J&JPRD and Hurel enter scientific collaboration

Related tags In vivo

Johnson & Johnson Pharmaceutical Research and Development
(J&JPRD) and the Hurel Corporation have entered into a joint
scientific collaboration to develop microfluidic, technology, with
a view to launching the world's first in vitro test of first-pass
liver bioavailability in humans

The deal makes J&JPRD the first pharmaceutical company to enter a Joint Scientific Collboration (JSC) being organised by Hurel, who are holding discussions with several pharmaceutical firms that have also expressed interest in the JSC. Hurel projects its JSC laboratory activities to commence in the third quarter of 2005.

Under the agreement, J&JPRD will provide both scientific guidance and funding as Hurel performs a one-year research and development program aimed at validating its microfluidic, "in vivo-surrogate" cell-based assay platform technology, and readying Hurel's first product for general, commercial release.

Hurel Corporation is the developer of patented, microfluidic "in vivo-surrogate" assay platform technologies for cell-based studies. The Hurel device comprises a "biochip" on which reside a number of separate but microfluidically interconnected compartments.

The different compartments contain cultures of living cells drawn from and/or representing different organs or tissues of a living animal. Microfluidic channels between the compartments permit compounds and "blood surrogate" fluid to recirculate as in a living system.

The physical geometry of the system is designed to simulate certain physiological parameters, drug residence time, circulatory transit time, fluid-to-tissue volume ratios, or others, so as to mimic relevant aspects of the physiology of the living animal.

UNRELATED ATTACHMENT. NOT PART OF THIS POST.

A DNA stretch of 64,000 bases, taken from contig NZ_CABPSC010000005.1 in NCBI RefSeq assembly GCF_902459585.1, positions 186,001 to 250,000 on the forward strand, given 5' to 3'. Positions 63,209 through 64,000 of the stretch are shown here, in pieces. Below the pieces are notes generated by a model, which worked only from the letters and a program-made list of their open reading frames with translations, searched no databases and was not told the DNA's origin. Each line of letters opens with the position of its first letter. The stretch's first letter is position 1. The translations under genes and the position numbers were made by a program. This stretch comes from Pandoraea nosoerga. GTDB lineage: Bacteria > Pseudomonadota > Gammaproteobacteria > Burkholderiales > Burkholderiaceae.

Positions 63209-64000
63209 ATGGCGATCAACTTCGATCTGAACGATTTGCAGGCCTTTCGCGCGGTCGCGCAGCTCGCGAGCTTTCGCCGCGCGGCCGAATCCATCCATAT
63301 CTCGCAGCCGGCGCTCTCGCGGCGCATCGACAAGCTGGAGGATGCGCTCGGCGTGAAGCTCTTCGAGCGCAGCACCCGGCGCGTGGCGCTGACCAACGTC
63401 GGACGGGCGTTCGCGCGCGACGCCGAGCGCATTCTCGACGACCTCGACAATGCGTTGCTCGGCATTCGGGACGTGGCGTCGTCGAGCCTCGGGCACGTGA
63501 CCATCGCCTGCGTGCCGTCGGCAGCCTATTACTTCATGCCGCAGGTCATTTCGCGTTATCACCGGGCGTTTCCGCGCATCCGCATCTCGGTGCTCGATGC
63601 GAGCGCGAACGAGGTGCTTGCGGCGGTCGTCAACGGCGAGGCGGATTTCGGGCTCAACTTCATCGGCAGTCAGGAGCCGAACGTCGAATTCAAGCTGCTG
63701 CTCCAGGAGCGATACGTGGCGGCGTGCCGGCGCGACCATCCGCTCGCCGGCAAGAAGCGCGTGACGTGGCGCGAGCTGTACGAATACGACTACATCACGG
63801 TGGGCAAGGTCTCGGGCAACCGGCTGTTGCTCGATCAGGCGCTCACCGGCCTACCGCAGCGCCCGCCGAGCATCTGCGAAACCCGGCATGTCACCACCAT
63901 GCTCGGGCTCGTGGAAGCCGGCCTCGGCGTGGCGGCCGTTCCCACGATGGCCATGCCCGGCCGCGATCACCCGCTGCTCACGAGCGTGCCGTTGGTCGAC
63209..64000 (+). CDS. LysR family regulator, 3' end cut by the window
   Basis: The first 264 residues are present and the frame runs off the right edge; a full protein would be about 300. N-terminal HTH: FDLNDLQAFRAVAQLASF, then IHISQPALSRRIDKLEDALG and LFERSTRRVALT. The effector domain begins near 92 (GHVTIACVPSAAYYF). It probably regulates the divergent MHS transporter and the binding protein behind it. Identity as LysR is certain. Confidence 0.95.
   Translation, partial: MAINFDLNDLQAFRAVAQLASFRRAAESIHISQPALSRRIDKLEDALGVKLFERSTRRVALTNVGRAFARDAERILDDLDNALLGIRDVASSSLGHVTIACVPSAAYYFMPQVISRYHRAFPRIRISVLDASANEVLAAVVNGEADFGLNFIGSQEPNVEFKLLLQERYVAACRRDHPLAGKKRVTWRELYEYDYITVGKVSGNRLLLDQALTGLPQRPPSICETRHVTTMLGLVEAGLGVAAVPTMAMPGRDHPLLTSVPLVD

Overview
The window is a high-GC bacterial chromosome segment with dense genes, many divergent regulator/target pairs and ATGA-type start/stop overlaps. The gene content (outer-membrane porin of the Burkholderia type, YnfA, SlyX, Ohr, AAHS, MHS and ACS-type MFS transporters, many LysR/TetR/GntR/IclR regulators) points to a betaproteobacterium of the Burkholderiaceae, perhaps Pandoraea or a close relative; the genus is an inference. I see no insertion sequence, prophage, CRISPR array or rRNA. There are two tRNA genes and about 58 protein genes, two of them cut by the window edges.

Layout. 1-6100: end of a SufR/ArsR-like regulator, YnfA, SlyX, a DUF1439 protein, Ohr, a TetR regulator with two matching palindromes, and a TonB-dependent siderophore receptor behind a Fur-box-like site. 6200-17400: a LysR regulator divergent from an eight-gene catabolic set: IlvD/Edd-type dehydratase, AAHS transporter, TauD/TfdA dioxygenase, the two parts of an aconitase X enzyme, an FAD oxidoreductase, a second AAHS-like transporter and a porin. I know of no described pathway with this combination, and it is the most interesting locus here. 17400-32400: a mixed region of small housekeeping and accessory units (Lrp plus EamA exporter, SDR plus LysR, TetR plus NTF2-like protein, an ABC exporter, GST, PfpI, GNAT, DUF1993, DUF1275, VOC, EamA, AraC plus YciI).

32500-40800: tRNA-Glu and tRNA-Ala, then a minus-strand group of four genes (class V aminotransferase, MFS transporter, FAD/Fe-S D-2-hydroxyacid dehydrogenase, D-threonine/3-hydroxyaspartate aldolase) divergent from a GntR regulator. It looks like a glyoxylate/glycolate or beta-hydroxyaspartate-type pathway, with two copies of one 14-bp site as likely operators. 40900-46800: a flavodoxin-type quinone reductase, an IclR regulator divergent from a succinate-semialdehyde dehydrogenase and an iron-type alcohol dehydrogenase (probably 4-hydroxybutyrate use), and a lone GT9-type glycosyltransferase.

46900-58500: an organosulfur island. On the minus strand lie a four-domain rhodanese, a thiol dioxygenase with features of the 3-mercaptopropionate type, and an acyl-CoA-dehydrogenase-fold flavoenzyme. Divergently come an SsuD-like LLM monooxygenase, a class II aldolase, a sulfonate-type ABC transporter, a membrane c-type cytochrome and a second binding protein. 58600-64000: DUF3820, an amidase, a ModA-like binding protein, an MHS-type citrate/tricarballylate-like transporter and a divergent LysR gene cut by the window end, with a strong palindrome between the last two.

Robert Freedman, president and chief executive officer of Hurel Corporation​, said: "Hurel's technology will enable researchers to achieve experimental endpoints of dramatically improved concordance with, and predictive relevancy to, the in vivo performance of drugs in humans."

"Hurel's predictive accuracy will afford greatly improved selectivity in promoting preclinical drug candidates into animal studies, and as such Hurel will become an important new technological substitute for animal testing,"​ he added.

At present there are no simple, rapid preclinical tools to mimic the in vivo interplay of enzymes and transporters. What is needed is a simple flow-through assembly that must be amenable to incorporating hepatocytes and enterocytes from animal species but also, alternatively, from humans, and should be high-throughput.

"Such a novel preclinical tool would provide great insights into the ADME of new molecular entities, and expose the reasons for the discordance often found between the ADME characteristics of drug molecules across animal species versus humans,"​ said Leslie Benet, professor of pharmaceutical sciences at UCSF and chairman of Hurel's scientific advisory board.

The company hopes to become the first to launch the first in vitro test of first-pass liver bioavailability in humans. This comprises of a microfluidic circuit that models real-time protein binding, metabolism, and extraction in the liver.

Other Hurel applications slated for early development include devices customised for studying various multi-organ toxicities (e.g.liver/lung or liver/cardiac), as well as for studying the integrated mechanisms of absorption and bioavailability of orally administered compounds.

Related topics Preclinical Research

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